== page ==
The course blog for Bio 412 - Marine Biology at Ashland University
Tuesday, March 18, 2014
Marine Mammals Health and Climate Change
In my presentation for class, I wanted to take a deeper look at how the Arctic marine mammals' health relate to the destruction of their habitats and life due to the increasing threat of global climate change. Although the data presented isn't too detailed or much, it is because the discovery and situations to perform long term research hasn't been available until recently. Many of the agents for disease are said to be zoonotic. Examples of diseases that can not only cause major alarm between the marine mammals but also to humans include influenza and the West Nile virus. Monitoring these diseases and understanding more about how the health of marine mammals could prevent such a snow ball effect would be essential. Not only would understanding and researching more about the overall health of marine animals be useful to us humans, but the overall health of the ecosystem in which we all live in would be effective.
Health effects have included infectious diseases, pathogen transmission, and even of bio-toxins. Contamination is inevitable in nature, but even worse when humans step in and create landfills and deep sea drilling especially in the polar regions of the globe because those areas are already experiencing some heat from the threat of global climate change. Optimal species of marine mammals have been studied and noted to be the most sensitive when it comes to climate change in the environment as a whole, as well. Therefore, it is important to categorize these organisms correctly because some are more sensitive to change than others, and it could make a real difference. On top of losing their home and lifestyle due to the warming of the earth and melting of the polar ice caps, the health of marine organisms is steadily but surely going to be as affected.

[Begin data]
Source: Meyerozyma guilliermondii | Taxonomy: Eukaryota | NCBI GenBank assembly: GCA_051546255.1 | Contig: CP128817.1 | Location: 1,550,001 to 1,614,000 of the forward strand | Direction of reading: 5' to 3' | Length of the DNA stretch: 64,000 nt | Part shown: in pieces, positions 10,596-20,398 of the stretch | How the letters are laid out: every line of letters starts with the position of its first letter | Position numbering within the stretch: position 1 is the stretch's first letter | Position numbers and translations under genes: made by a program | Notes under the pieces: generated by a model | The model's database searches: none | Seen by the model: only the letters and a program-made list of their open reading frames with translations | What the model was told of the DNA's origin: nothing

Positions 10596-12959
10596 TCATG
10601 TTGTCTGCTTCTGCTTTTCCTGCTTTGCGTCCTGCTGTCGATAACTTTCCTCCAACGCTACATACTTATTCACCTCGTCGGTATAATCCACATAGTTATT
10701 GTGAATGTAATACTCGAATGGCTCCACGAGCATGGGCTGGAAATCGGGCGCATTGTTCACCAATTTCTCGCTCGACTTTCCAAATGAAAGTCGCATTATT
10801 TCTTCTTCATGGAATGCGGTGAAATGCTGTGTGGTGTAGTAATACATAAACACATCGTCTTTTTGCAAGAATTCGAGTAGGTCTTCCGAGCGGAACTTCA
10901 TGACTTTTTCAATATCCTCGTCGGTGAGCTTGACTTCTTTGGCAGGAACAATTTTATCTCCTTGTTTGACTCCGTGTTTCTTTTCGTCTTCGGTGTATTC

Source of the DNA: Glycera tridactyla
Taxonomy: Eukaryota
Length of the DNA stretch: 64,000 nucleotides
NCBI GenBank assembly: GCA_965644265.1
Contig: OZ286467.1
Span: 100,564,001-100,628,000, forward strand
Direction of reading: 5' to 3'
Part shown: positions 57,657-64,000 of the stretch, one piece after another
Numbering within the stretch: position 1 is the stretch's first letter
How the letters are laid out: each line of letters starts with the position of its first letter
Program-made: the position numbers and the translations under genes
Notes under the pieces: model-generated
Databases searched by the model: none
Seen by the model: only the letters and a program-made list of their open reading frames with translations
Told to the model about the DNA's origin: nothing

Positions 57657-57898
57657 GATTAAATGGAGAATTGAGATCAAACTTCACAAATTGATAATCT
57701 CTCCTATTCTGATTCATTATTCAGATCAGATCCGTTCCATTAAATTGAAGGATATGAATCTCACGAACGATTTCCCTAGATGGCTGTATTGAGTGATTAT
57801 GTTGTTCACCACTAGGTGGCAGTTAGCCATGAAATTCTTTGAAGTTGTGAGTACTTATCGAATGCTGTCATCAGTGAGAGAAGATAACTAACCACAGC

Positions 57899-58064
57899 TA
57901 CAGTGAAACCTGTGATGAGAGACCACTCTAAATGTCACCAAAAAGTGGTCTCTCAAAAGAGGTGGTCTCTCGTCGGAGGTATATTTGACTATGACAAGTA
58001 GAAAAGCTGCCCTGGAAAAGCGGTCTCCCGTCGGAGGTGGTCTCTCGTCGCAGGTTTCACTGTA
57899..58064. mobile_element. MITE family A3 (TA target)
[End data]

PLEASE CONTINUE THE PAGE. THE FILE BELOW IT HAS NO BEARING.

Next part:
Therefore, major concern to raise baseline data research is important if it is to better understand the linkage between the marine mammals and humans in terms of health. Because there is much more to build up as a long term data report on mammal organisms in the marine habitat, there is limited ability to predict that further will change in regards to health upon them and if they could in return effect other lifestyles around them, including humans. Pathogen transmission routing, body change due to alternated food web conditions are indirect effects.Therefore, the study and research to create future evidence for the effects that the climate change will have on the health of marine mammals, especially in the Arctic regions, is a topic that shouldn't be taken lightly.